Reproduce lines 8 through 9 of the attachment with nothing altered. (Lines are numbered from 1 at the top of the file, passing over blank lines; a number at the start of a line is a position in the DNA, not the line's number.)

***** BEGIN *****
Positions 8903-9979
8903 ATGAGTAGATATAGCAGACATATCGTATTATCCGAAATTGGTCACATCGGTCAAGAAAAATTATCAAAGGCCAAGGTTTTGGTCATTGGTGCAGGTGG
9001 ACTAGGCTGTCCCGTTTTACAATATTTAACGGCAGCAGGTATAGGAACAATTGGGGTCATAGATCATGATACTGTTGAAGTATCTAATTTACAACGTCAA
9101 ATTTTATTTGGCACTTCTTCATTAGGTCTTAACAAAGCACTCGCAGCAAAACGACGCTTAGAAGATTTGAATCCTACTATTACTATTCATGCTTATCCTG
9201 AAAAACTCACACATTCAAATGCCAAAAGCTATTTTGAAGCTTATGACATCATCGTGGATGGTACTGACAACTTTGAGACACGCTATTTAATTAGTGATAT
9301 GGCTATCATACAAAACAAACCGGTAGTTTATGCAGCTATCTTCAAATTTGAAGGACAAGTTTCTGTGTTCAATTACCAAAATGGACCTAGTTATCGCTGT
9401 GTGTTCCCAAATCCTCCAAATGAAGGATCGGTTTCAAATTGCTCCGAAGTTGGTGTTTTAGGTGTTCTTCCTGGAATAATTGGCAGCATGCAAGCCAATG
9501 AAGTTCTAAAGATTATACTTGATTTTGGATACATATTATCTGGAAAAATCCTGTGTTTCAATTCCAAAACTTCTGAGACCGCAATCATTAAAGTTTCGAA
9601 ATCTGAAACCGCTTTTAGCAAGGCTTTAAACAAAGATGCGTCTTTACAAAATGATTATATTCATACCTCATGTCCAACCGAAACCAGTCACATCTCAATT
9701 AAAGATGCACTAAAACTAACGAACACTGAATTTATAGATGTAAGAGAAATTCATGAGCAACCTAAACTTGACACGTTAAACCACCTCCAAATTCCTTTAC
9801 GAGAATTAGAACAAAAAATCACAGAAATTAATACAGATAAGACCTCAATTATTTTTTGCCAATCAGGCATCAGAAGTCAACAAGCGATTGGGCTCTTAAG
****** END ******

9501 AAGTTCTAAAGATTATACTTGATTTTGGATACATATTATCTGGAAAAATCCTGTGTTTCAATTCCAAAACTTCTGAGACCGCAATCATTAAAGTTTCGAA
9601 ATCTGAAACCGCTTTTAGCAAGGCTTTAAACAAAGATGCGTCTTTACAAAATGATTATATTCATACCTCATGTCCAACCGAAACCAGTCACATCTCAATT